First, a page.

That was enough for me.  I turned off the TV and ran to find my parents.  I hadn’t even made it to the opening title of the film.

I have since seen this movie many times.  I watched it earlier today as I prepared to write this and, out of curiosity, I timed the opening scene at 3:58.  I had convinced my parents to let me stay up late to watch a monster movie and I made it all of 4 minutes.

Where KING KONG made me feel excited and sad, WAR OF THE GARGANTUAS scared me.

This movie taught me an important lesson about monster movies — they were SCARY!

Of course, becoming a monster kid meant facing your fears and watching the movie.  For me, this happened incrementally.

PLANET of the APES was my next attempt.

I made it all the way to corn fields before giving in to the my fear.  I didn’t even get to see the apes in my first effort.  But I made it past the frightening scenes of death in the spaceship and the disturbing, anxiety-provoking music and Taylor’s trek across the Forbidden Zone.  Progress.

But that’s a story for another time.

Attempting to watch GARGANTUAS was a critical step for me as a five-year-old.  Perhaps more important, I didn’t let my fear stop me.  I remained curious about monsters and I kept coming back for more.  I was becoming a Monster Kid.

 


 

If you haven’t seen WAR OF THE GARGANTUAS in a long time or, Heaven forbid,  you’ve never seen it, click on the image below to stream it on Amazon Instant Video.  This is a fun 60’s monster movie and, in my opinion, one of the best non-Godzilla kaiju films ever:

 

Monster Kid Memories: The Library & the Giant Ape

           My First Monster Movie Begins                    A Lifelong Love Affair

King Kong Fay Wray 1933

It was the summer of 1970.  Or maybe it was 1971.  I was 4, maybe 5, years old.  My little brother had just been born and my mom, like all parents of newborns with school-age siblings, was looking for anything and everything to get me out of the house and out of her hair.  Enter summer movies at the public library and my first exposure to monster movies.  Not just any monster movie, mind you.  That was the summer I first saw King Kong.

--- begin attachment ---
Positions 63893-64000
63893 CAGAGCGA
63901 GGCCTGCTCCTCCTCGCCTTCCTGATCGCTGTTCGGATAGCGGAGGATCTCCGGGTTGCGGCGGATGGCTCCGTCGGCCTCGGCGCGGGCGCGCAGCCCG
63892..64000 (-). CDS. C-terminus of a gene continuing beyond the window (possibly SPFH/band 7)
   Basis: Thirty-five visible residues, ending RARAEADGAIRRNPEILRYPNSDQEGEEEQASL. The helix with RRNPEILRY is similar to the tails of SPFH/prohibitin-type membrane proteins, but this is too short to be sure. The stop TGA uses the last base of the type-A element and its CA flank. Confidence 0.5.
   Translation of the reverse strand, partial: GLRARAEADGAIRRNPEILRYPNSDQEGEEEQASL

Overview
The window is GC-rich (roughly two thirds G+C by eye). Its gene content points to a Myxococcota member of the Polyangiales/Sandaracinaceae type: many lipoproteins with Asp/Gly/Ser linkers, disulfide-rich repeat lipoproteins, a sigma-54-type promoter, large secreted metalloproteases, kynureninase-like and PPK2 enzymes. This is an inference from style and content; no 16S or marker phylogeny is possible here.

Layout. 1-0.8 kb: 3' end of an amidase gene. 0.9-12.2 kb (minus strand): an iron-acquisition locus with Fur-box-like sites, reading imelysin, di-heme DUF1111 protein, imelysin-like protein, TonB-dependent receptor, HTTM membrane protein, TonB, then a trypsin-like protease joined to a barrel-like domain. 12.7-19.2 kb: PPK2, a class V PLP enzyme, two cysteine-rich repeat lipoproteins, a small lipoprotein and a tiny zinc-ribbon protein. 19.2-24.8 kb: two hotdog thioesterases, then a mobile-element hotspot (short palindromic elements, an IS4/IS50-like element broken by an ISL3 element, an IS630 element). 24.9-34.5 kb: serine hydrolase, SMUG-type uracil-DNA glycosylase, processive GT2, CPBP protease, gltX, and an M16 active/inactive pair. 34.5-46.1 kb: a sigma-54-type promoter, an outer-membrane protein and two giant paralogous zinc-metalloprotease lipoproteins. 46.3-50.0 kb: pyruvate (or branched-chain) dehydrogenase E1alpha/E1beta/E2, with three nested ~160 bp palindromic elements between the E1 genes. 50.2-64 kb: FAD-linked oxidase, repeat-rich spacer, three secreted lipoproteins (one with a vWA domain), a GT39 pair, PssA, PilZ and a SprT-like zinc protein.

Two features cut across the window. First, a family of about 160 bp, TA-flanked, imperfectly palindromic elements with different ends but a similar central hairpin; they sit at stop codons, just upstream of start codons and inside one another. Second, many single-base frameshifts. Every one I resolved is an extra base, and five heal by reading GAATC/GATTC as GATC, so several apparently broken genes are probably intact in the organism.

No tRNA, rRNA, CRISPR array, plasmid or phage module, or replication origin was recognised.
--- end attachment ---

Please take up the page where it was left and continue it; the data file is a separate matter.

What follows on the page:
My Origin Story

Now for a pre-schooler with a mad love for dinosaurs, this movie had me hooked from the start — adventure on a lost island full of prehistoric beasts.  Throw a giant ape into the mix and have him fight the dinos and I was a goner! I can’t recall the other movies I saw that summer, which leads me to believe they were not monster movies.  I’m sure I enjoyed them, but King Kong sticks in my memory like it was last week.  It was exciting, full of adventure- and dinosaurs. It was a bit scary at times but it was also sad. Like every other kid, I felt bad for Kong and knew from the start he wasn’t really the bad guy.  he was scared and probably home-sick.  The bad guys were the men who captured him and exploited him to get rich.  As a kid, adults control your world–parent, teachers, babysitters…and you can relate to getting in trouble because you’re out of your comfort zone, for not fitting in, for being scared and feeling alone.

For me, Kong was personal.  I understood the plight of the monster.  It was the first, but certainly not the last, time that I found myself rooting for the ‘monster’ and being sad when he, inevitably, would lose.

From Dinosaurs to Classic Monsters

I don’t know if that was the same day I discovered that they wrote books about movie monsters, but it wasn’t long after seeing Kong on the tiny library television that I was scouring the library for any and everything I could find about the monsters of the movies.  And the 1970s were a time when kids books about classic movie monsters were plentiful.

Meeting the Classic Monsters

By the time school started that fall, I was well versed in the classics of Frankenstein, Dracula, Creature from the Black Lagoon, Godzilla and the Wolf Man.  In some cases, seeing these movies was still years away, but I checked those books out over and over again that summer–reading and re-reading the movie synopsis and memorizing every frightful picture. That was the summer I became a Monster Kid.

I’m sure my story isn’t unique for kids of the early ’70s or for generations before me.  My wife remembers seeing King Kong at her local library as well.  It must have been pretty common fare in those pre-Star Wars days of the early 1970s.  For most kids it is a fond childhood memory.  For monster kids, it changed everything and started us down the path of a lifelong love for fantastic creatures and worlds of the imagination.  The public library was the gateway, but King Kong was the drug.

Monster-Kid-Memories_King-Kong

What is your Monster Kid origin story? How did King Kong effect you and when did you first see this iconic film?